Weekly Columns

Congress Needs Leadership to Finish the 2011 Budget

f t # e
Washington, March 16, 2011 | comments

This week Congress passed another Continuing Resolution (CR), which cuts an additional $6 billion over the next 3 weeks.  This brings the total savings from the 2011 budget to $10 billion, which will really save $100 billion over the next 10 years.  Passage of the CR will prevent the government from shutting down; however, more spending cuts need to take place, and we need a bipartisan agreement to get there.

Since Democrats failed to pass a budget last year, Republicans in the House have to clean up the mess that was left.  Several weeks ago, the House cut more than $61 billion in spending – the largest spending cut in our nation’s history and a true testament that Republicans are working hard to reduce spending and strengthen our economy.  To date, the Democratic-controlled Senate has failed to consider any long-term agreement, so we have insisted on cutting $2 billion per week until one is reached. 

Is it sustainable over the long run for Congress to continue passing CR after CR instead of addressing the real issues at hand?  There’s no question a longer-term solution is beneficial, but Democrats in the Senate need to accept that tough choices to cut spending need to be made because the fiscal health of our economy is on the line. 

The President has said the government needs to “live within its means,” but he too has failed to put forward any serious plan about how we can do so.  If the President wants to show leadership, he will turn his rhetoric into action by encouraging the Senate to be fiscally responsible through enacting these budget cuts.  I thought it was telling that the President dispatched Vice President Biden to lead his negotiations on the budget, only to have the VP turn around and leave days later for a 10-day trip through Europe. Until we see real leadership on these spending bills, we won’t reach any agreement because he is the one who will approve any bill passed by the House and the Senate.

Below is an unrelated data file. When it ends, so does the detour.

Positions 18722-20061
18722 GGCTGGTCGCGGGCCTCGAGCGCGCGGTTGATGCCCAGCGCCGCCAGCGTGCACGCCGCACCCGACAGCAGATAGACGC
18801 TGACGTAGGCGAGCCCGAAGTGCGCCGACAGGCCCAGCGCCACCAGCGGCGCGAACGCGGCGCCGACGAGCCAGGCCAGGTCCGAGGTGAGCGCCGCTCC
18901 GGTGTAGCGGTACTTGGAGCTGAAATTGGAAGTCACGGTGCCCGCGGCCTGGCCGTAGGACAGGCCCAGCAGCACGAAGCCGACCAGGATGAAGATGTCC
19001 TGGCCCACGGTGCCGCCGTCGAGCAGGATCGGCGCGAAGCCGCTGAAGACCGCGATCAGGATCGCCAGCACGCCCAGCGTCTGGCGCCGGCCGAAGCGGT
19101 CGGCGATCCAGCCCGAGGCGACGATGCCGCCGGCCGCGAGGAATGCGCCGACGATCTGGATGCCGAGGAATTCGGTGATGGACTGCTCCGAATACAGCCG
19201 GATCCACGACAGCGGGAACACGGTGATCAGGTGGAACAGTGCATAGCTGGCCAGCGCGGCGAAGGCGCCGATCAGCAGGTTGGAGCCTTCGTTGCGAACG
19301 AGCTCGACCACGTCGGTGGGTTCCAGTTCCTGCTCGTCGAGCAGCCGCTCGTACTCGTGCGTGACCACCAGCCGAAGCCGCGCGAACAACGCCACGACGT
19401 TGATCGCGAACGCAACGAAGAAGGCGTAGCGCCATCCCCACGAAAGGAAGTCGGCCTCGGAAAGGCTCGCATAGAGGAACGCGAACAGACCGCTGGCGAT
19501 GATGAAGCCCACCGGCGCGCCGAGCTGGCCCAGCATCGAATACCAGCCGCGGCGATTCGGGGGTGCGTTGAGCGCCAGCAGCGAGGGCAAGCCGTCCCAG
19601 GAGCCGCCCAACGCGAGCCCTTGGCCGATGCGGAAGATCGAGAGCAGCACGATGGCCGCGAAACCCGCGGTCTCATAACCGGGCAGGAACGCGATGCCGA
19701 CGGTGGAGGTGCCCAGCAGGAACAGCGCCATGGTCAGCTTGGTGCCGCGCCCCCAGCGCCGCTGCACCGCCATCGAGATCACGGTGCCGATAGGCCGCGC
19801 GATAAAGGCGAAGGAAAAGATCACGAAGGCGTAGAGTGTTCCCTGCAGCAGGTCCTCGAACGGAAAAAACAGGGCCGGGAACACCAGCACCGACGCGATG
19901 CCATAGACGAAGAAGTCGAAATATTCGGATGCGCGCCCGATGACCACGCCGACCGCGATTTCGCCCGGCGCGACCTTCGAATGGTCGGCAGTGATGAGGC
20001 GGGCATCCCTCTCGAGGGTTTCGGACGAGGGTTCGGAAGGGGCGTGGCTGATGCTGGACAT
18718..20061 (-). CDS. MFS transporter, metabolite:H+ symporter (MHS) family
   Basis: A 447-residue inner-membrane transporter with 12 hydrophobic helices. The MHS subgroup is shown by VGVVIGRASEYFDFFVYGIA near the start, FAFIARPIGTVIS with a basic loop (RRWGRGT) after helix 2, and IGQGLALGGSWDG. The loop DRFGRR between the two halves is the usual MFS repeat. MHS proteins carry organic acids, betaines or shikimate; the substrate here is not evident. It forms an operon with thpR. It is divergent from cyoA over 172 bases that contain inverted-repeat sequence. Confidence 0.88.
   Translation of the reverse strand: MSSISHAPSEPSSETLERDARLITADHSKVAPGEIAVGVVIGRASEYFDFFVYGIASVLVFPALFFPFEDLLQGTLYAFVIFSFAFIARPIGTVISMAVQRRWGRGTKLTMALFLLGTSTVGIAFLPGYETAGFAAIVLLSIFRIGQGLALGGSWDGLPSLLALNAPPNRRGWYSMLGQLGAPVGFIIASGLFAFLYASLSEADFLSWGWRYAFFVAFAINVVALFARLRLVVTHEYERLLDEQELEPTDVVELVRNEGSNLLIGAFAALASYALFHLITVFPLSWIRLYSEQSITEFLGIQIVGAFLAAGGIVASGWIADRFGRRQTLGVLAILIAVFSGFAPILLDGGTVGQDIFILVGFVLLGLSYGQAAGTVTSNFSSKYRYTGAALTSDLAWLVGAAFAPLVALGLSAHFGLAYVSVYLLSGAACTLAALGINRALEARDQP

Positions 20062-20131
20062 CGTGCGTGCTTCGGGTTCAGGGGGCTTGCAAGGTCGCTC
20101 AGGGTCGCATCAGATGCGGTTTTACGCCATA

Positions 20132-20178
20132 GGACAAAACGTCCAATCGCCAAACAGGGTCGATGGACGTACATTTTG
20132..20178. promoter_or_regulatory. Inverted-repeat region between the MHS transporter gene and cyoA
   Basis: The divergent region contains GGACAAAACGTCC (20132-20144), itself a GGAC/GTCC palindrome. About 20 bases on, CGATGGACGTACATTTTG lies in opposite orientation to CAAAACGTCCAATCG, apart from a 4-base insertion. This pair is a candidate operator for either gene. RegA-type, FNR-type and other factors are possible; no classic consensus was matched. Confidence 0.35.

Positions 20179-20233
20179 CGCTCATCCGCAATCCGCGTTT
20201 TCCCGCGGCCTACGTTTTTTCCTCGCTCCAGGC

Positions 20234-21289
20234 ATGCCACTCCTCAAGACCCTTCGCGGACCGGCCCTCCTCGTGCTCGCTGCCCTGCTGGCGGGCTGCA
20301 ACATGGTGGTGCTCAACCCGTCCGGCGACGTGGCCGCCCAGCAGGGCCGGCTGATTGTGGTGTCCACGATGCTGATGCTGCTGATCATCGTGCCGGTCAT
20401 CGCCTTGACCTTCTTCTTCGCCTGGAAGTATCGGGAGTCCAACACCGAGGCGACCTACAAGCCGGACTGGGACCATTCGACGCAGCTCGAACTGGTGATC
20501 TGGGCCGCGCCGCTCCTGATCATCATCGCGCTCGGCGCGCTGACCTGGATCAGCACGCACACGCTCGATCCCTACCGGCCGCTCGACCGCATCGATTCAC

Tennesseans don’t want to hear more empty promises from the Administration and from Congress because we are well aware this country cannot afford to spend at the level it has over the years.  House Republicans are taking the lead where the President has failed by actually addressing big fiscal problems, including entitlement reform in the 2012 budget. The President’s budget proposal does not offer solutions to address these unsustainable spending, deficit and debt levels.

Reforms must come with an agenda that focuses on restoring economic growth and creating jobs.  Ultimately, Congress needs to balance the budget.  This is not a simple task, but it is an important goal we must work towards if we are going to grow the economy. For this reason, I am a cosponsor of H.J.Res. 1, a balanced budget constitutional amendment introduced by Rep. Bob Goodlatte, which would mandate future Congresses to balance the budget, except in the case of wars or military conflict. 

An influential Founding Father and the third President of the United States, Thomas Jefferson, told us that action “will delineate and define you,” and I agree.  Tough decisions need to be made, and I am willing to make the tough decisions in order to keep our nation strong and prosperous. Will the President and Democrats in the Senate work with House Republicans to cut spending and reform entitlements?  My hope is that they put their words into action because our economic prosperity depends on it.

f t # e
Tags: Budget